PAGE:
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UN - BE - LIEVABLE

[November 22nd] -- Memo to Jim Bowden and Stan Kasten:

"As badly as I want my Washington Nationals to be a model franchise, as much as I want them to escape the NL East basement, don't - repeat don't - try to fix any major holes in the roster through free agency this year."

Alfonso Soriano got $136 million dollars. So-so middle relievers are getting $4 million a year.

Now this:

"ANAHEIM, Calif. -- Gary Matthews Jr. reached a preliminary agreement Friday on a $50 million, five-year contract with the Los Angeles Angels following a career year with the Texas Rangers. "

Five years, $50 million dollars? Ten million dollars a year? Matthews will be 33 in the first year of the contract, 38 when it expires. And trust me, Matthews' production will expire long before the contract will.

Last year, Matthews batted .313-19-79 for the Rangers, and played some pretty stellar center field. Now, if Matthews had produced those type of numbers over his career, then yeah, I guess today's market might justify $10 million per season.

But until last year, he had never come close.

Prior to 2006, his best season was 255-17-55. Prior to 2006, his career consisted of just 2100 at-bats and a .248 career batting average, with just 59 home runs -- one every 36 at-bats.

Can someone help me understand just what the guy did to warrant a $50 million dollar payday? If Bill Stoneman (and the Tribune Company) want to destroy their own teams, that's fine. But every one of these "I don't believe it" contracts changes the financial horizon for all of the other teams. If -- let's say -- that the Nationals were interested in signing outfielder Dave Roberts, a three year, $17 million dollar contract would have been fair for both sides. But now? Based on career stats, Roberts is a much better player than Matthews. If he's worth $10/$50, what's Roberts worth? More? How much more?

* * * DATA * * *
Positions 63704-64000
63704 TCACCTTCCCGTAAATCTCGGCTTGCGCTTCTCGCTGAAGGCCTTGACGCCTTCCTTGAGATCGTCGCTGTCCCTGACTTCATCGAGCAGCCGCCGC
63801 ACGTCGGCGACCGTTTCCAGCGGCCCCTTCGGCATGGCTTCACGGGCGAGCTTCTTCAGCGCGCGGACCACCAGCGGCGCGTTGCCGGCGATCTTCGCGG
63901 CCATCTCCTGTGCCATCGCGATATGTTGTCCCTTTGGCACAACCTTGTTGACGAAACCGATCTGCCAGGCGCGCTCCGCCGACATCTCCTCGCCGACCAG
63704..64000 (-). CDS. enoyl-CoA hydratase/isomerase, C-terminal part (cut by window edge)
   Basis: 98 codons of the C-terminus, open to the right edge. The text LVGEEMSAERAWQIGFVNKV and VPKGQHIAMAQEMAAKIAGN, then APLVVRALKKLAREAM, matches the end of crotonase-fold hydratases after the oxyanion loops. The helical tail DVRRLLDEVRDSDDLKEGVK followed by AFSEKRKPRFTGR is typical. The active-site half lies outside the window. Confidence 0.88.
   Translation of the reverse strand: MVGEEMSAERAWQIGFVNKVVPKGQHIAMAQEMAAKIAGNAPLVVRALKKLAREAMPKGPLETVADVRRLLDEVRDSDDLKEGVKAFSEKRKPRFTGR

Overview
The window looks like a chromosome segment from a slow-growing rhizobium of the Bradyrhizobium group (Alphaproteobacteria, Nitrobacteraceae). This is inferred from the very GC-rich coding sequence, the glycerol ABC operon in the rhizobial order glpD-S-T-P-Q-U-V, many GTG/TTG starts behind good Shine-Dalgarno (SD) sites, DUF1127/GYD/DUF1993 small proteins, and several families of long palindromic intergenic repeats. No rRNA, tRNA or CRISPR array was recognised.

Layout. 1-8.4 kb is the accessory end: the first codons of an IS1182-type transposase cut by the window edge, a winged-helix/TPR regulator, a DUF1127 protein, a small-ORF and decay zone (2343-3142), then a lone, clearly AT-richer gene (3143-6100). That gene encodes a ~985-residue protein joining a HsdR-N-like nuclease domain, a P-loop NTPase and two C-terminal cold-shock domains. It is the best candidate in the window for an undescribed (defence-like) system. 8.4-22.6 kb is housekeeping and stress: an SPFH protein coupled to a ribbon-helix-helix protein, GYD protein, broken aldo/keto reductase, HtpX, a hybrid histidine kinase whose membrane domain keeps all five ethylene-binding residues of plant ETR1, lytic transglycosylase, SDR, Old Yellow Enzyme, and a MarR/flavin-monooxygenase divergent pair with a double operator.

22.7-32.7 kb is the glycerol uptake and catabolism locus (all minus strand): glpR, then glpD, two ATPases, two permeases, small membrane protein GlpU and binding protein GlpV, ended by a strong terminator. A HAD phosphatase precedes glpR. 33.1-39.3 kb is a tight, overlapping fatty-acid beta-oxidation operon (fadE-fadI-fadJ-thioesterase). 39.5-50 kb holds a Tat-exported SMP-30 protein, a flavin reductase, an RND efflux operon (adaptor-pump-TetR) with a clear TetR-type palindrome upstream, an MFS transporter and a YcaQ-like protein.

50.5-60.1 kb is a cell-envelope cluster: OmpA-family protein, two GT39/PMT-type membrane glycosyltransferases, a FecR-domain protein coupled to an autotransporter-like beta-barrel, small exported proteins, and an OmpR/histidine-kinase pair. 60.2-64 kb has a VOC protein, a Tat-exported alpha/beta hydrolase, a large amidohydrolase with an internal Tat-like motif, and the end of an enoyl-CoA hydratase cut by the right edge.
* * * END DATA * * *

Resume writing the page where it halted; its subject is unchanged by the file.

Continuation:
With the Soriano and Matthew's contracts now inflating the costs for the rest of the free agent market, the Nationals have no choice but to sit by the side of the playground and watch the other boys and girls swap marbles. Read the other transactions. Pitchers I've never heard of are earning $15 and $20 million dollar paydays because they are good enough to stay out of the minor leagues.

It's a certainty that the Nationals won't make any significant deals this year, but it's just as certain that -- in anticipation of the new stadium and new revenue streams -- they will attempt to improve the team through free agency prior to moving into the new stadium. Now, I'm not so sure. If things are crazy now, what might happen next year? Will it get worse?

Hoo-boy. Ten million a year....


Comments:
All of this is pure greed and insanity. The end result, as it always is, will be higher ticket prices for the fans. The most ridiculous instance of all is the nutty Red Sox paying $51 million just for the rights to negotiate with a pitcher who has no major league experience. The teams who don't choose to play the game end up like the KC Royals.
 
Yep. With all that extra green -- so much so that the players and owners came to an agreement BEFORE the deadline, I thought, well, hoped -- that the extra bucks would help keep ticket prices down. Nope. More money for the owners means higher payroll costs which means higher ticket prices which means more money for the owners.

Got that?

Sheesh ....
 
Stupidity Reigns!! You really have to wonder, sometimes, exactly what some of these supposed "SMART" GM's are thinking? When a player like Matthews does not see the light until 33 years old--you have believe he will never sustain the career year. Its goes to show you that NO ONE wants to win it the old fashion way--building your own team. Instead buy somebody elses. Matthews will FLOP.

The African Queen and I want to wish you a Happy Thanksgiving! I can't tell you how much I appreciate your efforts on The Beltway Boys and your decency toward THE NATS320 blog. You help make it fun.

I will be emailing you soon. Over the weekend.
 
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